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Many Venezuelans believe Chavez will return to power

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By The Associated Press
Thursday, Feb. 28, 2013, 9:21 p.m.
 

CARACAS — Venezuela's vice president said on Thursday that Hugo Chavez is still fighting for his life, yet a recent poll says three in five Venezuelans believe their president will return to power.

Nicolas Maduro, Chavez's self-appointed successor, said on television that his boss “is battling there for his health, for his life, and we're accompanying him.”

The vice president had characterized Chavez's condition similarly on Dec. 20, saying the president “is fighting a great battle ... for his life, for his health.”

Chavez hasn't spoken or been seen since before his fourth operation in Cuba on Dec. 11 for an unspecified cancer in the pelvic area.

The government says he has been breathing with the help of a tracheal tube after surviving a serious respiratory infection. It says Chavez returned on Feb. 18 and is at a military hospital in Caracas for continued treatment for “respiratory insufficiency.”

Despite speculation by doctors not involved in Chavez's treatment that it is most likely palliative, designed only to make him more comfortable in his remaining days, many Venezuelans apparently believe — or want to believe — he is on the mend.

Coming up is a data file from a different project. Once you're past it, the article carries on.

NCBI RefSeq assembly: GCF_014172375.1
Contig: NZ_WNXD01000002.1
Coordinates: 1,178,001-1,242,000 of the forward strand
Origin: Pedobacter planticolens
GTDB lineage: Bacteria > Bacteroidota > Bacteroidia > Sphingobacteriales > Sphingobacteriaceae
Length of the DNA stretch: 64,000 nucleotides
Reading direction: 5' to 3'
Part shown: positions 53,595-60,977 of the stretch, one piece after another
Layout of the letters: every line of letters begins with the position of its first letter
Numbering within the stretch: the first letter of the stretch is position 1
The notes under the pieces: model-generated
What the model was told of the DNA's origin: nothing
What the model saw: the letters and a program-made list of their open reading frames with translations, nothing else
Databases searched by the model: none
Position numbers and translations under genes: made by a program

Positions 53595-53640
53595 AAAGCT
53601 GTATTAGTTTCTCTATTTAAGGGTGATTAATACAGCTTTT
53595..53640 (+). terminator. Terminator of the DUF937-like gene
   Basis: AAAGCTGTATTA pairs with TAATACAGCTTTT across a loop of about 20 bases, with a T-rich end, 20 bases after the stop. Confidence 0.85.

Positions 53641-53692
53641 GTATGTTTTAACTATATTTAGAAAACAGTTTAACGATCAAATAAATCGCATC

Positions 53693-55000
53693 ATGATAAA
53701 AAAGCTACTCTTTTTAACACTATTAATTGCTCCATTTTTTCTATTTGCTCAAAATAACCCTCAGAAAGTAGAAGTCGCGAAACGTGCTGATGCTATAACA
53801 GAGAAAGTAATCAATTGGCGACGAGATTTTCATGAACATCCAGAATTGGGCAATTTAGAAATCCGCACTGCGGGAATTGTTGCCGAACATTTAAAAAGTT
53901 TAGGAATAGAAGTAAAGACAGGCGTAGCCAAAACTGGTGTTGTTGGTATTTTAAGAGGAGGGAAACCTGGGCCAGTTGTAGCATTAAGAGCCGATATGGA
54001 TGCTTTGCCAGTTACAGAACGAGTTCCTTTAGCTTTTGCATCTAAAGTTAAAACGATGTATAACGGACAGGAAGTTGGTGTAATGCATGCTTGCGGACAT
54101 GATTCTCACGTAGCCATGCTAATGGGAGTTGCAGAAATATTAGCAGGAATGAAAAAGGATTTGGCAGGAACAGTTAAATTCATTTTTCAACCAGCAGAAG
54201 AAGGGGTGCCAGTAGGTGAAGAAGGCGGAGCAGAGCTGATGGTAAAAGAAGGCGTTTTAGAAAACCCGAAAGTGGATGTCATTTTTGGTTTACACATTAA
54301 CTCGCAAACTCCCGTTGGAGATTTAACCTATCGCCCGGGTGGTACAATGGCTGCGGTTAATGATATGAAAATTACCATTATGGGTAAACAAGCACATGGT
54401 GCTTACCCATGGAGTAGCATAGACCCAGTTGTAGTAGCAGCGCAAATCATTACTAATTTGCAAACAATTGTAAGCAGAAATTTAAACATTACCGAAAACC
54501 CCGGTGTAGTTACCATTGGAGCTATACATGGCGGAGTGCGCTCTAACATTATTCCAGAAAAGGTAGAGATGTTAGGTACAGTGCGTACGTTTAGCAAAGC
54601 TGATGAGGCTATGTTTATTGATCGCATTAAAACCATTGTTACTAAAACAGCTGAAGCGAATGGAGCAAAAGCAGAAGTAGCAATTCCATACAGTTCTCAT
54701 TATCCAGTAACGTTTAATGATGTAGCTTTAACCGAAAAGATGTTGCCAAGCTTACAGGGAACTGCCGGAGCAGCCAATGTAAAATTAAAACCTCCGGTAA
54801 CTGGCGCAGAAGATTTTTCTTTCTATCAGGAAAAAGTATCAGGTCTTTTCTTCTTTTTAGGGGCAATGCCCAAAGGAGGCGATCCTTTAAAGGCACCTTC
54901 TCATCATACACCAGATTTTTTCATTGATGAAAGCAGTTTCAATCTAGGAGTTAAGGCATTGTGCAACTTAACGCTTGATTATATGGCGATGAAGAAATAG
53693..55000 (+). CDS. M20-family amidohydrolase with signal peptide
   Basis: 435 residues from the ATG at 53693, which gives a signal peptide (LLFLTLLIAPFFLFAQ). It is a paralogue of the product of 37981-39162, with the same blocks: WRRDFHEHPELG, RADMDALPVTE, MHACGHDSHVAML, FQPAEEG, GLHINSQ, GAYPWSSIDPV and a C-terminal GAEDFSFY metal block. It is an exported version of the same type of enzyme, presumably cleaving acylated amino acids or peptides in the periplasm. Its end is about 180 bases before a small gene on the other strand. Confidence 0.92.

“The president's prolonged absence and his critical situation have not been converted into massive pessimism about his return,” respected pollster Luis Vicente Leon tweeted on Thursday.

He said nearly 58 percent of Venezuelans believe Chavez will recover; 30 percent believe he will not return to power; and 12.5 percent say they don't know what will happen.

One percent, meanwhile, believe Chavez was never sick.

Leon, chief of the Datanalisis polling firm, told The Associated Press that the Feb. 11 poll of 1,198 people had an error margin of 3 percentage points.

He said he thought the poll reflected people's desire not to believe the worst about someone who is dear to them, just as people resist accepting that a close relative might be dying.

Leon also said he thought reports of government officials holding hours-long meetings with Chavez had contributed to the belief of many Venezuelans that Chavez will return.

“The government has sent permanent messages that President Chavez will return, that he meets with the vice president for five hours,” Leon said.

 

 
 


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